The :first-child CSS pseudo-class represents any element that is the first among a group of sibling elements. In level 3 implementations, the matching element is required to have a parent. In level 4 implementations it does not.

Syntax

:first-child { style properties }

Examples

Example 1

HTML Content

<div>
  <p>This p is styled, as it is a p, AND the first
     child in the div</p>
  <p>This p is not styled; it is not the first child!</p>
</div>

<div>
  <h2>This h2 is not styled; it is not a p!</h2>
  <p>This p is not styled; it is not the first child!</p>
</div>

CSS Content

p:first-child {
  color: lime;
  background-color: black; 
  padding: 5px;
}

... looks like ...

Example 2 - Using UL

HTML Content

<ul>
  <li>List 1</li>
  <li>List 2</li>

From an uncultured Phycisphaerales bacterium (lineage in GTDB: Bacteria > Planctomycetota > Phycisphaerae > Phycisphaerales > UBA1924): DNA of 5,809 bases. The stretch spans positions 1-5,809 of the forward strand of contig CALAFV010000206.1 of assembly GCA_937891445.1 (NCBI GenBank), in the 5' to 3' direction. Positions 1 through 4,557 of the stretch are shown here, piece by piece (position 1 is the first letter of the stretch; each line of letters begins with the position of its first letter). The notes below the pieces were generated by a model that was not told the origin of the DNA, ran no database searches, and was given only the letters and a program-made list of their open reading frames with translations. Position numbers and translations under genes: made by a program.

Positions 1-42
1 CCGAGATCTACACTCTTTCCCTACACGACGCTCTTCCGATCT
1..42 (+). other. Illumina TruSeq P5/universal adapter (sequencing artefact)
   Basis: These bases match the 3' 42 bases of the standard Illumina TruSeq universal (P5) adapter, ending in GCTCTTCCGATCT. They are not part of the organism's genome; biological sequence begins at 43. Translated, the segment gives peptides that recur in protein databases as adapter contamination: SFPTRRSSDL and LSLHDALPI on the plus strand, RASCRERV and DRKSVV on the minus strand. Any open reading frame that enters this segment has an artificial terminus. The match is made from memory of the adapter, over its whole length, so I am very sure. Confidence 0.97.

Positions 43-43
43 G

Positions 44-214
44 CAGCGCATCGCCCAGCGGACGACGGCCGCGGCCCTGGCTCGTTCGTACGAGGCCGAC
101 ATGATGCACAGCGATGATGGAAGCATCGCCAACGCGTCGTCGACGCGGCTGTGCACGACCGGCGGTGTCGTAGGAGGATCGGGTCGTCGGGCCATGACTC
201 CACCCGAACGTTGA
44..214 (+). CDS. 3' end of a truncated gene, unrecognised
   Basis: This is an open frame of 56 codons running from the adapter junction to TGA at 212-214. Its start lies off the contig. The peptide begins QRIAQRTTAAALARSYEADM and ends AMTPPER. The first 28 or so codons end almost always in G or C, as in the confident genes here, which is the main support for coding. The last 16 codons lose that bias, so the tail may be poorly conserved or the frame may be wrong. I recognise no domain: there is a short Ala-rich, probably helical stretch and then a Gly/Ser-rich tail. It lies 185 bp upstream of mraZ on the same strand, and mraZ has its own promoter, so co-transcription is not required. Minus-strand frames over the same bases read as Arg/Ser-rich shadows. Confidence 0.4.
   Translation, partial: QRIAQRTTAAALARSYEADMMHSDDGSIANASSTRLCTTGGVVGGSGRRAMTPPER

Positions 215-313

<li>List 3</li>
</ul>

CSS Content

li{
  color:blue;
}
li:first-child{
  color:green;
}

... looks like ...

Specifications

Specification Status Comment
Selectors Level 4
The definition of ':first-child' in that specification.
Working Draft Matching elements are not required to have a parent.
Selectors Level 3
The definition of ':first-child' in that specification.
Recommendation No change.
CSS Level 2 (Revision 1)
The definition of ':first-child' in that specification.
Recommendation Initial definition.

Browser compatibility

Feature Chrome Edge Firefox (Gecko) Internet Explorer Opera Safari
Basic support 4.0 (Yes) 3.0 (1.9) 7[1] 9.5 4
No parent required 57 ? ? ? 44 ?
Feature Android Webview Chrome for Android Edge Firefox Mobile (Gecko) IE Mobile Opera Mobile Safari Mobile
Basic support (Yes) (Yes) (Yes) 1.0 (1.9.1) 7[1] 10 3.1
No parent required 57 57 ? ? ? 44 ?

[1] Internet Explorer 7 doesn't update the styles when elements are added dynamically. In Internet Explorer 8, if an element is inserted dynamically by clicking on a link the first-child style isn't applied until the link loses focus.

See also

Document Tags and Contributors

 Last updated by: jpmedley,